Nearly 5 million Californians—over 13% of the state’s population—have incomes below the federal poverty level. In 2005, more than half the jobs in the California economy provided full-time, year-round wages that were insufficient to support an adequate standard of living. And, while the state’s unemployment rate is down, the jobs being created tend to pay lower wages than jobs lost. Within this economic context, Pacific Community Ventures (PCV), California’s first community development venture capital organization, has pioneered and demonstrated an approach to economic development that provides competitive financial returns to investors as it creates quality jobs and an economic climate for growth likely to generate future investment opportunities in underserved markets and low and moderate income (LMI) communities.
PCV’s cornerstone program, the Business Advisory Service, attracts high-level, talented individuals from the business world as volunteers. These Advisors, who become part of PCV’s expanding network, help dynamic small businesses improve their capacity for growth. PCV also strives to create “mindset shifts” for Advisors and Advisees by building relationships across communities and teaching small businesses to seek outside advice and support.
Over the years, CalPERS has developed a number of unique investment strategies designed to target economically underserved segments of the State of California. In May 2001, the CalPERS Investment Committee established the California Initiative Program. Through the California Initiative, the CalPERS Investment Committee approved $475 million of commitments which were allocated to ten private equity funds and earmarked for investment in “traditionally underserved markets primarily, but not exclusively, located in California.” Through the California Initiative, CalPERS committed capital to nine private equity funds and one fund-of-funds. A complete list of California Initiative investment partners is provided on the back of this report.
We are pleased to report that Pacific Community Ventures had a very good year in 2005. We celebrated an outstanding Double Bottom Line success of our equity investment model. We experienced tremendous growth in both the scope and reach of our Business Advisory Service. And we expanded significantly our Workforce Development programs. In summary, 2005 was a year of growth and high impact.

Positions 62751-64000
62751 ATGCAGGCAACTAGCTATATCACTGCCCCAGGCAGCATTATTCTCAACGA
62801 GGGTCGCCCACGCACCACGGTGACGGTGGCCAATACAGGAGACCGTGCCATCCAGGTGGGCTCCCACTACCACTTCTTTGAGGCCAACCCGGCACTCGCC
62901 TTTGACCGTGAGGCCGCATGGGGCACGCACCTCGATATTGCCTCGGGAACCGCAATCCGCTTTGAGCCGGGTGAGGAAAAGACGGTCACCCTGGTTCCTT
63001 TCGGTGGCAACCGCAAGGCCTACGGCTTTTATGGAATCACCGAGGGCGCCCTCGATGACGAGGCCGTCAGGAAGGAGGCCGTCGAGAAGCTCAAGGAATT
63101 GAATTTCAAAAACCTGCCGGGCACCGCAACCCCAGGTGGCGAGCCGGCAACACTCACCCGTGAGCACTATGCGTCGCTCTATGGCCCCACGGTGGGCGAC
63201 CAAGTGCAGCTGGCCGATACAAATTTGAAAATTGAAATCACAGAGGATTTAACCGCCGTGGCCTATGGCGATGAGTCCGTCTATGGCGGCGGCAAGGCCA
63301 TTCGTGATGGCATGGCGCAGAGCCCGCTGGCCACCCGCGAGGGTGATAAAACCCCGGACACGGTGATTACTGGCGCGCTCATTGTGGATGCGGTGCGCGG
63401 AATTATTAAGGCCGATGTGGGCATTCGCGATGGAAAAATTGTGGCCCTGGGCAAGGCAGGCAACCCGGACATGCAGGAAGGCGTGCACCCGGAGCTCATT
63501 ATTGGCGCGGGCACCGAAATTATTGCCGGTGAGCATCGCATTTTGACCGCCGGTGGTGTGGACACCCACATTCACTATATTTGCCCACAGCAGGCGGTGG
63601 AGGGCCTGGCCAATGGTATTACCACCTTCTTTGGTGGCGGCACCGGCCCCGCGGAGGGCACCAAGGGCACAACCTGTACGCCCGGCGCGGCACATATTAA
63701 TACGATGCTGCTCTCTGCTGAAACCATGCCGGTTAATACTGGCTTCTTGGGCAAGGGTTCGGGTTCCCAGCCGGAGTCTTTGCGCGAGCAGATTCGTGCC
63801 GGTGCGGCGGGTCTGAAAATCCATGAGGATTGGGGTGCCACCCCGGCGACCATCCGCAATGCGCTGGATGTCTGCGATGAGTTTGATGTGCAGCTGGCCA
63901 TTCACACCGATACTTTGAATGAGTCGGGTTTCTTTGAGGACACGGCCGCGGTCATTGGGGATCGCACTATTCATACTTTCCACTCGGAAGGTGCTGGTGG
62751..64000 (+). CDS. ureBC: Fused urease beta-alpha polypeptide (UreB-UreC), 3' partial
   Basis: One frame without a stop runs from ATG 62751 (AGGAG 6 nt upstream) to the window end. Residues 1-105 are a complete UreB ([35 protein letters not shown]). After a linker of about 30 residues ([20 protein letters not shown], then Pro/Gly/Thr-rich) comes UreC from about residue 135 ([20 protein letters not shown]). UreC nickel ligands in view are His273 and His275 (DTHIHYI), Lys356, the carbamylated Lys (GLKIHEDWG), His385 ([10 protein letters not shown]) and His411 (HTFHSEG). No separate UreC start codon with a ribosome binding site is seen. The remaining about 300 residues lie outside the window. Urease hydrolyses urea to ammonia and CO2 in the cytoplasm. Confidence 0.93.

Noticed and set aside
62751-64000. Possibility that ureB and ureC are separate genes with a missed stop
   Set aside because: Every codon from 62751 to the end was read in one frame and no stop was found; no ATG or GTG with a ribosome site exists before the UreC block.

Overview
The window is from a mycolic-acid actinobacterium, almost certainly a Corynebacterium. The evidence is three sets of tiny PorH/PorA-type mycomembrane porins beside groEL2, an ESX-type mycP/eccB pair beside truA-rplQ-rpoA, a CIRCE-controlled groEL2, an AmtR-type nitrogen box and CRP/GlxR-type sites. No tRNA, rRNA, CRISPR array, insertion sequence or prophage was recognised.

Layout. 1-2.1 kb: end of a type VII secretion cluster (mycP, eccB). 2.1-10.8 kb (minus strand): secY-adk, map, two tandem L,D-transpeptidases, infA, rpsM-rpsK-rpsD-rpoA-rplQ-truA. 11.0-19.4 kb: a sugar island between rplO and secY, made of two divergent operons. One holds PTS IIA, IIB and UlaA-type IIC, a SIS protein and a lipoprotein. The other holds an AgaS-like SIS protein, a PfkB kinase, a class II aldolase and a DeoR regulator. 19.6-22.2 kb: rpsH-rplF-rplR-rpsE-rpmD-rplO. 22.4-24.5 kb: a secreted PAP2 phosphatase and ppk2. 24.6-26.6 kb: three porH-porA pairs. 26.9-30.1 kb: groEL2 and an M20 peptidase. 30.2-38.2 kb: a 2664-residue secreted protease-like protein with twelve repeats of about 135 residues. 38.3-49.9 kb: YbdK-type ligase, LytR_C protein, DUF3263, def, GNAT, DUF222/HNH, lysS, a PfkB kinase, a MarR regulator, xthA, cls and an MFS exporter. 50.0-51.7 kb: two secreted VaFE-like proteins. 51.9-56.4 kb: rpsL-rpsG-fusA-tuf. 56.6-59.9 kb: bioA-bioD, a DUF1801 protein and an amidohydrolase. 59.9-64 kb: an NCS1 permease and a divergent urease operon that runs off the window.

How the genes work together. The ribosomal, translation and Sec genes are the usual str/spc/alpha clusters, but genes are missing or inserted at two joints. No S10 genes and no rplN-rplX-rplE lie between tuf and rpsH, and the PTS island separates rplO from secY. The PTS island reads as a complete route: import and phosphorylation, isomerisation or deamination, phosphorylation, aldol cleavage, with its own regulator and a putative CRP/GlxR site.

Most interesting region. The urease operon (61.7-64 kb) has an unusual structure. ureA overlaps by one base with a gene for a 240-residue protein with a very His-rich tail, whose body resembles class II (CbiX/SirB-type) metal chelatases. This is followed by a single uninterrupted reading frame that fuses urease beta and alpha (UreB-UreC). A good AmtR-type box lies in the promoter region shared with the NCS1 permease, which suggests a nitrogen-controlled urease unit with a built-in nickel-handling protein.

Companies financed by PCV are committed to hiring individuals from LMI communities. Between April 2000 and December 2004, PCV financed portfolio companies employed a cumulative total of 1,173 designated employees. Throughout the course of 2004, 543 designated employees worked in the eight active PCV financed businesses in a range of skilled and semi-skilled positions. Designated employee positions include but are not limited to jobs such as driver, butcher, bag sewer, shipping/receiving clerk, sprinkler fitter and administrator.
2004 was a growth year for Pacific Community Ventures (PCV) marked by expansion of our services and investments throughout California. Over the past six years, Pacific Community Ventures has seen powerful results from its unique model for community development that utilizes the tools of business for social change. Our two private equity funds provide a rare source of capital for small to medium-sized companies whose growth has the potential to create significant economic gains for low-income communities across California. In 2004, we committed over $2 million to two new portfolio businesses (New Key Financial and Beacon Fire & Safety). Our current financed portfolio reflects nearly $10 million of investment in eight active companies. Through our nonprofit services, Pacific Community Ventures has matched nearly 60 small businesses with over 75 volunteer business advisors since 1999. PCV’s volunteer advisors guide small business managers through the company development process, providing high-level advice and … Read More
PCV is a double bottom line investor, working to achieve social as well as financial returns on its investments. PCV believes that clear, ongoing measurement is critical to articulating the impact of its work. As there are no “industry standards” for measuring and reporting on social return, PCV has developed its own standards and methodology for measuring the impact of its investments.
2003 was a particularly exciting and active year at Pacific Community Ventures. We deployed $4 million to four growing companies. One of these investments was in our first Southern California portfolio business. Located near Los Angeles, Radiovisa is a producer and national syndicator of Spanish language radio programs and services targeting Hispanics of Mexican origin. During 2003, our business advisory services continued to thrive. We established new partnerships and conducted numerous forums and roundtables. Additionally, this year, we expanded our measurement and analysis of our social impact. With help from BTW Consultants and our portfolio businesses, we conducted our first portfolio business employee survey and heard directly from employees about their perspectives and experiences.
In the last twenty years, the United States has lost over 3 million manufacturing jobs — 56,000 in June 2003 alone. For those workers who still have jobs, many are not being paid enough to live. The value of the current minimum wage, $5.15, is 21% less than it was in 1979. In the context of these economic conditions, the need for bold and innovative action has never been clearer.